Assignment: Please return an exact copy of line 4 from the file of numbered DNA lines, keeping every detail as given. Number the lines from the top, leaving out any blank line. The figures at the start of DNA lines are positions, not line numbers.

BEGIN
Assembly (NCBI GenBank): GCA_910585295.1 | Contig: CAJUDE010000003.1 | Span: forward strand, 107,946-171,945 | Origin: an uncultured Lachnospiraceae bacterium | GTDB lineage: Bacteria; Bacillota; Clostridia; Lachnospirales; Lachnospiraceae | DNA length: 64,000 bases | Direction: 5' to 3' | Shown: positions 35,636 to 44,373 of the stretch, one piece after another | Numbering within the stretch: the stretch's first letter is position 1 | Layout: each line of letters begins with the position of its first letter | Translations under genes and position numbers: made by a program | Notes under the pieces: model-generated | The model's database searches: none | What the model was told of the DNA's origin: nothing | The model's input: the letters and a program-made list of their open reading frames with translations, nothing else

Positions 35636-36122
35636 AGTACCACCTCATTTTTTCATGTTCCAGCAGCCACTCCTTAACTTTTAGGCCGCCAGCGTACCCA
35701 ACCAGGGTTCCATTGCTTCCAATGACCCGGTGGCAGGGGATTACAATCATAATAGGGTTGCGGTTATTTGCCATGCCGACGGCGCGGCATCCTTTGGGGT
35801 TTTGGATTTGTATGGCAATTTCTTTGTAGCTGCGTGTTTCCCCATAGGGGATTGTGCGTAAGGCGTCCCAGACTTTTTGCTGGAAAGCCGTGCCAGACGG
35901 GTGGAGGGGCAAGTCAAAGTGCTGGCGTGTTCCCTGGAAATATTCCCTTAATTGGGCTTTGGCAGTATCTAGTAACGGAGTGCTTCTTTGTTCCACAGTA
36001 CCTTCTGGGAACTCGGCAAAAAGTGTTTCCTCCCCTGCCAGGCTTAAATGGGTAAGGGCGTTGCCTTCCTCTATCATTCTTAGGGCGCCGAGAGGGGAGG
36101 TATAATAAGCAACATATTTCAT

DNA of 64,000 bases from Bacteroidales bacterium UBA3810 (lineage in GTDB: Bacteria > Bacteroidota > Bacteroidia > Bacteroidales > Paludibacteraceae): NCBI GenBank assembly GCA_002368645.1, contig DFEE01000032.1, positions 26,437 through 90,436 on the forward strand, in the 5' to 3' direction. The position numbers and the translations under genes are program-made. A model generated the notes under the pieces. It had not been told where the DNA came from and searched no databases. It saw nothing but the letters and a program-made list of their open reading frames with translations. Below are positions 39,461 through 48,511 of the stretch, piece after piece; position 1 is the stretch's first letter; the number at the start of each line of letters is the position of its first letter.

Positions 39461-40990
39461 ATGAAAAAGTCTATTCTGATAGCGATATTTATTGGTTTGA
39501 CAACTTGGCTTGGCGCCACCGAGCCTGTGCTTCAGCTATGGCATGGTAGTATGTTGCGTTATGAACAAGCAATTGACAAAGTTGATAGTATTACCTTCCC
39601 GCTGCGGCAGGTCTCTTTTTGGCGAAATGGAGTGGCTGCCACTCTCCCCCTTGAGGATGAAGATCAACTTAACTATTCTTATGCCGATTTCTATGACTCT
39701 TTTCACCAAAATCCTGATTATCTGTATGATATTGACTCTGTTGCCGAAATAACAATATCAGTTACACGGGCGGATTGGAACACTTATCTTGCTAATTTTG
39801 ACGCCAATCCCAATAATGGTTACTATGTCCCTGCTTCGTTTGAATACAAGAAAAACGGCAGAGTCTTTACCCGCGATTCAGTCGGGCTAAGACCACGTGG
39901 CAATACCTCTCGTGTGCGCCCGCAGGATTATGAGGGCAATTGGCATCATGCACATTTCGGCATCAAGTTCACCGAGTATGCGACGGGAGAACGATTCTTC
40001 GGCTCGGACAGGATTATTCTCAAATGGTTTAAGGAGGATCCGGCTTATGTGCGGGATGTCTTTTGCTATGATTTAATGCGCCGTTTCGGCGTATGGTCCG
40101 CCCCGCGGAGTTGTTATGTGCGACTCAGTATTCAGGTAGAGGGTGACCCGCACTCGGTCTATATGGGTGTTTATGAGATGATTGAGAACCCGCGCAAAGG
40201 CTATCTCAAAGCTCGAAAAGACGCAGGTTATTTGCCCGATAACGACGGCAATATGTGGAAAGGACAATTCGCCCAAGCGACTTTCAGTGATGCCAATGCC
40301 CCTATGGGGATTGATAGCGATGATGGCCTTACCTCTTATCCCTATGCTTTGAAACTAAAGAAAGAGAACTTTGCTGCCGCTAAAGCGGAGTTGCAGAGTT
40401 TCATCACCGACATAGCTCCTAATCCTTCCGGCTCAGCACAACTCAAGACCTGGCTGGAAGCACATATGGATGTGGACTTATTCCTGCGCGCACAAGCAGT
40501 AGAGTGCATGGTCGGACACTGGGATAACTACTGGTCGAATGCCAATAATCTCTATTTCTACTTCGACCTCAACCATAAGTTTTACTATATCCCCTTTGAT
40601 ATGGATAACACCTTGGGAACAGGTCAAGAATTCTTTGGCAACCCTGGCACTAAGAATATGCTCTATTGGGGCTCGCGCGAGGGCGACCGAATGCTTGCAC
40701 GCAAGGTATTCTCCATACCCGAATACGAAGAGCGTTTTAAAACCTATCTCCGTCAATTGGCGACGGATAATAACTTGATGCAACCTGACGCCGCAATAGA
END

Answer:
35701 ACCAGGGTTCCATTGCTTCCAATGACCCGGTGGCAGGGGATTACAATCATAATAGGGTTGCGGTTATTTGCCATGCCGACGGCGCGGCATCCTTTGGGGT